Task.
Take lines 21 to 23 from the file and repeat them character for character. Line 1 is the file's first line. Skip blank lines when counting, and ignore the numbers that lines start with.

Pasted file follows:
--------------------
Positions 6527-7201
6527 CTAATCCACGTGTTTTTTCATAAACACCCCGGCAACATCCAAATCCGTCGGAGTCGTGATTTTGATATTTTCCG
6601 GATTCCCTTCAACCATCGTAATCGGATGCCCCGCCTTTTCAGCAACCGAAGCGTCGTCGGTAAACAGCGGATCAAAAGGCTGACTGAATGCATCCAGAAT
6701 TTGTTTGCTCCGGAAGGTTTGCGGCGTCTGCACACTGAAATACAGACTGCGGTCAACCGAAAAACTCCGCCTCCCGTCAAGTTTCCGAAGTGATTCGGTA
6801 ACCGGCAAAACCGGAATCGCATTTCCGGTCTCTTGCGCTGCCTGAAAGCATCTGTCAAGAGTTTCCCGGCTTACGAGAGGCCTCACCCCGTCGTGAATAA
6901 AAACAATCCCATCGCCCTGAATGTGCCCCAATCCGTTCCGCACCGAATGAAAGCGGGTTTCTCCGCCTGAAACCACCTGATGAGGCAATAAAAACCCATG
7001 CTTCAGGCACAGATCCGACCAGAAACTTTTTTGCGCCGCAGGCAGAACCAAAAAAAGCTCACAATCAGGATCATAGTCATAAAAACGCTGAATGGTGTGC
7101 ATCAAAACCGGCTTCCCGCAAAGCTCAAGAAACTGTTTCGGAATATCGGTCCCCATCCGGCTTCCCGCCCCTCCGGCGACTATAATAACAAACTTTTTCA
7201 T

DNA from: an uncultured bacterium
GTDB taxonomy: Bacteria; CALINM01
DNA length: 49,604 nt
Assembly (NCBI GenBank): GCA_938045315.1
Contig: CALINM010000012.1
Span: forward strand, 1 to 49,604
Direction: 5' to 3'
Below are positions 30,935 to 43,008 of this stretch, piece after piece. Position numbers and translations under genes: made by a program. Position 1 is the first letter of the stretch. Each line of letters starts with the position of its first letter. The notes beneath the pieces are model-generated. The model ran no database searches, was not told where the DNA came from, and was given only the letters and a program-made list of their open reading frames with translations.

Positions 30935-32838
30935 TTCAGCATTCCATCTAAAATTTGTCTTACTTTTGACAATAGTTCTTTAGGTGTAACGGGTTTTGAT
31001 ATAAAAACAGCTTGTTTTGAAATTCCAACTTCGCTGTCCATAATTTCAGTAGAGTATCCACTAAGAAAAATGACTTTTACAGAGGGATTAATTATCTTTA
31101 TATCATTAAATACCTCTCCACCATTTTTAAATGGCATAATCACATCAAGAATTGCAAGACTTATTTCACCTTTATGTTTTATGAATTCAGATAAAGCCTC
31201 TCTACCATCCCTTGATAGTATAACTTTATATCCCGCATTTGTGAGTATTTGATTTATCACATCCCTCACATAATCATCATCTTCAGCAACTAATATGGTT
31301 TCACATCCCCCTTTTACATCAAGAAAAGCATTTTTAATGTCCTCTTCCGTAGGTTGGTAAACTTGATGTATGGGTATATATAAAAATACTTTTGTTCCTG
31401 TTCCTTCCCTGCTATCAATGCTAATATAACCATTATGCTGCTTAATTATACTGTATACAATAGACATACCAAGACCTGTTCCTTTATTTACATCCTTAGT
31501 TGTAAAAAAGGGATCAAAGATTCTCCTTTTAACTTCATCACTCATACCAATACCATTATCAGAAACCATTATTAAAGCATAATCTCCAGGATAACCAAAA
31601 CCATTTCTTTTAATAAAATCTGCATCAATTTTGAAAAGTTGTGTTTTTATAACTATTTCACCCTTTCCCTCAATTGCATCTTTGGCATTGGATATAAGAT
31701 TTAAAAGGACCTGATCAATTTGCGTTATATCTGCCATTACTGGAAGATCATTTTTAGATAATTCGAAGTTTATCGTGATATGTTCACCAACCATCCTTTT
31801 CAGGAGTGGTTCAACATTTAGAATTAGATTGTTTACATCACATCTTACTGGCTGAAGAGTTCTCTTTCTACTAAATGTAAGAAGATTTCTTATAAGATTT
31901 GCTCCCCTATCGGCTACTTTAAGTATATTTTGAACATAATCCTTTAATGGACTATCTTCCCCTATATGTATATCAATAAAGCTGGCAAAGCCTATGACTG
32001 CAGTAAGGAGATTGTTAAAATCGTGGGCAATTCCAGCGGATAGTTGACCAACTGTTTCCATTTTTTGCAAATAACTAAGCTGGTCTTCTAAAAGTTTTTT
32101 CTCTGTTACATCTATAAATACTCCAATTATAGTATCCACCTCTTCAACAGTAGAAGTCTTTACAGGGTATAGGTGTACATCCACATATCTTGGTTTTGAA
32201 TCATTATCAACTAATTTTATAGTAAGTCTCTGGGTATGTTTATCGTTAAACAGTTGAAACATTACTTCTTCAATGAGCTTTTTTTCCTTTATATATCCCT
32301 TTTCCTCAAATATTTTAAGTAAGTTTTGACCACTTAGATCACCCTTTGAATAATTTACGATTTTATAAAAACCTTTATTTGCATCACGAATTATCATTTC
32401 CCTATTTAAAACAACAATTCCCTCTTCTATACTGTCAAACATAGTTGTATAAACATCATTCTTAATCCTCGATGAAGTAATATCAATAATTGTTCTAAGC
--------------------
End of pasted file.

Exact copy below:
31101 TATCATTAAATACCTCTCCACCATTTTTAAATGGCATAATCACATCAAGAATTGCAAGACTTATTTCACCTTTATGTTTTATGAATTCAGATAAAGCCTC
31201 TCTACCATCCCTTGATAGTATAACTTTATATCCCGCATTTGTGAGTATTTGATTTATCACATCCCTCACATAATCATCATCTTCAGCAACTAATATGGTT
31301 TCACATCCCCCTTTTACATCAAGAAAAGCATTTTTAATGTCCTCTTCCGTAGGTTGGTAAACTTGATGTATGGGTATATATAAAAATACTTTTGTTCCTG